A journalist arrested during protests against San Francisco transit police may go to trial over his claims that the transit officers arrested him because of his critical coverage while ignoring other journalists at the event.
A federal magistrate on Tuesday said David Morse should be allowed to proceed with his civil rights lawsuit claiming he was illegally targeted by Bay Area Rapid Transit (BART) police during a demonstration September 2011.
Morse writes for IndyBay an online newspaper and wire service that distributes stories and audio and visual materials for media outlets. He and other reporters were covering a protest at San Francisco’s Powell Street station as a part of a wave of rush hour protests to express concern over a BART officer’s killing of Oscar Grant on New Year’s Day.
BART officers maintained Morse’ arrest for blocking BART fare gates was legal.
Morse maintains the arrest was retaliation in violation of his First Amendment rights.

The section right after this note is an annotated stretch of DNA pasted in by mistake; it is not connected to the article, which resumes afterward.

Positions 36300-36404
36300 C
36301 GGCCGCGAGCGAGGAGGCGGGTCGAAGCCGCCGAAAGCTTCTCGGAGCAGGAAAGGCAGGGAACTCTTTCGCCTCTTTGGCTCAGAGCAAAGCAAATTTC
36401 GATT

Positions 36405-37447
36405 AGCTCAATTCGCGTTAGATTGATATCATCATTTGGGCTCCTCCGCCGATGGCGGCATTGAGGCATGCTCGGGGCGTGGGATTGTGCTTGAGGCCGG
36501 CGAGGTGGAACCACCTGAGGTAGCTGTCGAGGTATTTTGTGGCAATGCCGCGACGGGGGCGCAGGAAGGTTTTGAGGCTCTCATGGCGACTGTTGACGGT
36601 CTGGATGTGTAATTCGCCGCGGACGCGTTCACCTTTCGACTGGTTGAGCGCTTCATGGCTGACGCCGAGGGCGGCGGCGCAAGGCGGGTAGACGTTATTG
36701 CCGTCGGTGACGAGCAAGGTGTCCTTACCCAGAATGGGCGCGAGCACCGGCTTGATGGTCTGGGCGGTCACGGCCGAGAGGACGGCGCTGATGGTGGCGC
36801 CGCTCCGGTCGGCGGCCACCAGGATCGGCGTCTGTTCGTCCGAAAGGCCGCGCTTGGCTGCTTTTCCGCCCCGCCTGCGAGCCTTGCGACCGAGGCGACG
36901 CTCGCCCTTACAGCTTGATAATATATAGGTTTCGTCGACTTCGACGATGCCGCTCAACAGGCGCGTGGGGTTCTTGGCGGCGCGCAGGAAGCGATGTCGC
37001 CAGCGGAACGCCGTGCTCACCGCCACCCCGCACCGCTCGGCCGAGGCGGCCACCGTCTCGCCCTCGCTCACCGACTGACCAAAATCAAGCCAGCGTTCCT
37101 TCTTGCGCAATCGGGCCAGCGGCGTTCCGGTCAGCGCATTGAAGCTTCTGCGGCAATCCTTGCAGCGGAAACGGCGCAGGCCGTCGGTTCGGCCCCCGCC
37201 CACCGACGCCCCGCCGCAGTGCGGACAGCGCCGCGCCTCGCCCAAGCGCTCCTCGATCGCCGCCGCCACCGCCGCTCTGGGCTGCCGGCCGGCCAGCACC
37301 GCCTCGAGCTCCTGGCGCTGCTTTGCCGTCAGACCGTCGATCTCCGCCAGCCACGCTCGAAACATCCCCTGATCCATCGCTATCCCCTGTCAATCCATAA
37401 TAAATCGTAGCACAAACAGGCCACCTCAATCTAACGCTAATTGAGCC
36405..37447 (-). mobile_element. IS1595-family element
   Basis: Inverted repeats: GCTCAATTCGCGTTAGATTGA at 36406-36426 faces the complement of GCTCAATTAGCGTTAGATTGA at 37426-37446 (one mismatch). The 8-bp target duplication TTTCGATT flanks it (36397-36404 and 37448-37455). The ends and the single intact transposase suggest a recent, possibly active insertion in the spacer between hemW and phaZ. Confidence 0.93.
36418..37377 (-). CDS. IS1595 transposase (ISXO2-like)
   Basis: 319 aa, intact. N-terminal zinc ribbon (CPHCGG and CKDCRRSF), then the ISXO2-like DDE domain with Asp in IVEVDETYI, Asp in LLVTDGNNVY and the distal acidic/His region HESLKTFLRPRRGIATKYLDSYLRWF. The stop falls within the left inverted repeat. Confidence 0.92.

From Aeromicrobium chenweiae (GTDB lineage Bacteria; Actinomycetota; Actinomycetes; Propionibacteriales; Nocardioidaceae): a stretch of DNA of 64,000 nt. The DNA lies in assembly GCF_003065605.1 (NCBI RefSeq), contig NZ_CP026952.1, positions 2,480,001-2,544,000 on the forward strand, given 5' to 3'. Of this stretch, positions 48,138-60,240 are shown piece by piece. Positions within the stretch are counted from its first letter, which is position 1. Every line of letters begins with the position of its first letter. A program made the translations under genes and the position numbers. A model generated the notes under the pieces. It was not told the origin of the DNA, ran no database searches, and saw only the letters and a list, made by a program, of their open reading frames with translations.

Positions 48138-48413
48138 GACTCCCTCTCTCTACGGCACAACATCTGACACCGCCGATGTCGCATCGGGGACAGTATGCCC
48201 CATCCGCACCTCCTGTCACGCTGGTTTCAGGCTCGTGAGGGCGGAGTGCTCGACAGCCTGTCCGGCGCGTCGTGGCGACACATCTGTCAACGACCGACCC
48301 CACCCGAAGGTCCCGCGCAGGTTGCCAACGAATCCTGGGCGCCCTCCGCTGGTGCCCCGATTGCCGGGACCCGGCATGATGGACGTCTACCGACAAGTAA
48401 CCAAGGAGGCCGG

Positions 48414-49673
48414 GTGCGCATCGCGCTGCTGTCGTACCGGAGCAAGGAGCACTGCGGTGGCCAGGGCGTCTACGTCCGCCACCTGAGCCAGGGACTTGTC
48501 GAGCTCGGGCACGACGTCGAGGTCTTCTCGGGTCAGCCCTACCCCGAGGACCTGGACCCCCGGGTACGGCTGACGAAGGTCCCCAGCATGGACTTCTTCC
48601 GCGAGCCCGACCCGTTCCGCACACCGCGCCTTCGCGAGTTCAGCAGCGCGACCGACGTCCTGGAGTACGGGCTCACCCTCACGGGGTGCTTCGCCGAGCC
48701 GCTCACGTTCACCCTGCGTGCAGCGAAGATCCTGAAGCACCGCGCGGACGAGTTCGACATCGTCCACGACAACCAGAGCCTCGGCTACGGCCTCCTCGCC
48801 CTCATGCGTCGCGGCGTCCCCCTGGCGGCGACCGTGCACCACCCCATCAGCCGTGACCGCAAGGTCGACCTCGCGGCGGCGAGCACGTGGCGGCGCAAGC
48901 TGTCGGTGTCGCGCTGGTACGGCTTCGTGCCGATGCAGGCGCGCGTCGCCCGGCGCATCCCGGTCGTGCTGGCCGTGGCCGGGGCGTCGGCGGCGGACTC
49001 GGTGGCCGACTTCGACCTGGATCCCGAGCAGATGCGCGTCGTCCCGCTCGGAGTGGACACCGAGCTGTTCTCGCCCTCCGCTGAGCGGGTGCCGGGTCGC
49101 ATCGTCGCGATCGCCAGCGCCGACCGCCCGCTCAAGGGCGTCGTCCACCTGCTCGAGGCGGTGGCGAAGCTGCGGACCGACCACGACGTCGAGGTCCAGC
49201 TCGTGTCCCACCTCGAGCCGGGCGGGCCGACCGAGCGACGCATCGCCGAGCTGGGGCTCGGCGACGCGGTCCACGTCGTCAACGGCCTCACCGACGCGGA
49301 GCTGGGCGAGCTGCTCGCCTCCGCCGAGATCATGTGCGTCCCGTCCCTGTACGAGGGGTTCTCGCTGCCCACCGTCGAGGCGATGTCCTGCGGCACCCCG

U.S. Magistrate Judge Jacqueline Corley rejected BART’s request to dismiss the lawsuit saying there are disputed issues of fact a jury must resolve.
She said the suit alleges that commanders gave officers a photo of Morse and a protest organizer with instructions to arrest them if they broke the law.
Morse focused on covering political movements and published under the pen name, Dave Id.
Corley said it is undisputed that many of his articles included negative facts and critical commentary about BART and its police force. He had accused BART of attempting to “cover-up” the alleged murder of Grant, the opinion states.
One of the arresting officers described Morse as “an active participant of the protest at the Powell Street BART station,” according to Corley.
No other journalist was arrested during that protest, she said.
Morse was handcuffed and also held at the police station for two hours, rather than the typical practice of citing protesters without arrest, according to Corley.
A jury could conclude Morse was singled out because of his articles, she said.
Case: Morse v. San Francisco BART, No. 12-cv-5289JSC